Also, gasoline requires more air for combustion, and that means that there is more gas to be heated. The air-to-fuel ratio for complete combustion is 12 percent greater for gasoline. Complete combustion gives the maximum temperature, which also provides for maximum engine efficiency. The two fuels have almost identical maximum temperatures. So what happens to the extra heat for gasoline? It goes out the exhaust!
Webb also goes on to point out the other advantages of ethanol over gasoline, including less pollution, higher octane, and renewability. I just thought it was interesting.
There’s a saying in the ethanol world – “drink the best and burn the rest” – but a couple of Iowa State University researchers are out to turn that saying on its head.
ISU researchers Hans van Leeuwen and Jacek Koziel are working on a process to quickly and cheaply convert fuel ethanol into the purer alcohol used in cocktails – as well as in mouth washes and cough or cold remedies, according to an ISU press release.
Technically, 100 percent ethanol is drinkable – and inebriating (see previous post). That’s why the fuel is denatured, or rendered unfit for human consumption, before it leaves the plant, so you can’t pump ethanol out of the gas tank and drink it.
However, even before denaturing, the ethanol being produced for fuel is not pure enough for beverage or medicinal use. According to Van Leeuwen, the fuel produced by those plants and the alcohol produced for the beverage industry are very similar. But alcohol produced for fuel isn’t made with the same care and purity as alcohol for consumption, he said. The multiple distillations required to make food-grade alcohol raise production costs to about 50 cents per gallon more than it costs to produce fuel ethanol.
Van Leeuwen said the researchers are working to develop technologies that can purify fuel into beverage alcohol for less than an additional penny per gallon.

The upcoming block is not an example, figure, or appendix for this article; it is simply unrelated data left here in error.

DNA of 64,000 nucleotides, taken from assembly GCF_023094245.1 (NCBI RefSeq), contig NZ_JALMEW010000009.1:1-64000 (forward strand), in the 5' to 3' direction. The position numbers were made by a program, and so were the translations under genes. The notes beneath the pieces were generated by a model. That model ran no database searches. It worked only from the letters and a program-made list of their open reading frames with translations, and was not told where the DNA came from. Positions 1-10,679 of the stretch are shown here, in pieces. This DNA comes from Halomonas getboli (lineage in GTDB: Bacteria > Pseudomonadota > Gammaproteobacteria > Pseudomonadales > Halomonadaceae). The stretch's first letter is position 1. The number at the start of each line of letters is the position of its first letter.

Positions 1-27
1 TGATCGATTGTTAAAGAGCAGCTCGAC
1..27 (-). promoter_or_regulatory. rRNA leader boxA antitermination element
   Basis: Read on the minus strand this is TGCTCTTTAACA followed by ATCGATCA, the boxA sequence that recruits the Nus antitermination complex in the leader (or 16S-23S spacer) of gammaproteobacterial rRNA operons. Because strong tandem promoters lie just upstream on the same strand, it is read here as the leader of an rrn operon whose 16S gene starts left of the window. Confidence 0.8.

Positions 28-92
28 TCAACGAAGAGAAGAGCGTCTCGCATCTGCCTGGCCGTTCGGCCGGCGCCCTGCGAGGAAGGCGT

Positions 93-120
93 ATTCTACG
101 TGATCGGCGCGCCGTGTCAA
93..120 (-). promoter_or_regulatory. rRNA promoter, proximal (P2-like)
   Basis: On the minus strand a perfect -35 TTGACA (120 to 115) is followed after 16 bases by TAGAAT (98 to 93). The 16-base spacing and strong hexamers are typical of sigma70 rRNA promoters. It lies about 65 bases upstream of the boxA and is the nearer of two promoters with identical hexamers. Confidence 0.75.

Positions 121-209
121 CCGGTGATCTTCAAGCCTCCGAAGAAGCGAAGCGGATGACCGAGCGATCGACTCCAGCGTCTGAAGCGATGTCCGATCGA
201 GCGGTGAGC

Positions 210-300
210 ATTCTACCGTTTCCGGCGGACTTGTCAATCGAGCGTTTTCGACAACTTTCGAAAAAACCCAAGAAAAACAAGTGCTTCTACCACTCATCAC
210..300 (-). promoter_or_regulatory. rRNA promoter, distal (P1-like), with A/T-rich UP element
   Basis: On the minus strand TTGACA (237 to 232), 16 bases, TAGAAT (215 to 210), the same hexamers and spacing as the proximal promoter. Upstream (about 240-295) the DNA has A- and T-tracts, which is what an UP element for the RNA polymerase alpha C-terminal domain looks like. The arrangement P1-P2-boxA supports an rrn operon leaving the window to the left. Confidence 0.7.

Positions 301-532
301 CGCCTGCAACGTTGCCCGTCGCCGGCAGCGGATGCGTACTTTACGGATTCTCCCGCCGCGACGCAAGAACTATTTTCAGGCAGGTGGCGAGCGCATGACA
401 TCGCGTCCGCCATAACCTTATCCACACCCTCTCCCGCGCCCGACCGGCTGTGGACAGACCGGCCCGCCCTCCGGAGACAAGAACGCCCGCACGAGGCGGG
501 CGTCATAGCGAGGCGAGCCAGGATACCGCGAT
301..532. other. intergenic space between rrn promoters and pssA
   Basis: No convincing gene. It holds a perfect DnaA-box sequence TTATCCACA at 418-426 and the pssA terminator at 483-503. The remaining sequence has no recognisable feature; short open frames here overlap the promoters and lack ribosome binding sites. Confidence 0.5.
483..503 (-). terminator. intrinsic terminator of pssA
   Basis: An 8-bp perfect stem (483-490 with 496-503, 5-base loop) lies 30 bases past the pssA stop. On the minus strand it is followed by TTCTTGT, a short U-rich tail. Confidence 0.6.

The project is partially supported by a $79,900 grant from the Grow Iowa Values Fund and at least “one large producer of ethanol and food-grade alcohol interested in the research project.”
GM Performance Division’s Ecotec-powered Bonneville Student Project Chevy Cobalt SS set a 172.680 mph land speed record this month at the Bonneville Salt Flats in its final run using E85 ethanol.
The car was converted to run on E85 by three female engineering student interns – 19-year-old Heather Chemistruck from Virginia Tech University, 21-year-old Lauren Zimmer from Purdue University and 21-year-old Sandra Saldivar of New Mexico State University.
Running only on E85, the Student Project Cobalt broke the previous 19-year-old record of 152.626 mph set by Doc Jeffries in 1987, and then upped that record twice using E85 combined with nitrous oxide to its final mark of 172.680 mph in the G/FCC class, according to a release on the GM website.
Mario Andretti sure was proud Sunday as his 19-year-old son Marco won his first Indy race in Sonoma, California on the Infineon Raceway.
That was race number 13 of the season, just one more to go this year on ten percent ethanol before the big switch to 100 percent next year.
Meanwhile, Team Ethanol can be proud of Sunday’s race. Number 17 car driver Jeff Simmons was running in third place at one point during the race and finished the day in seventh – tying his top Indy Car Series finish this season in Nashville.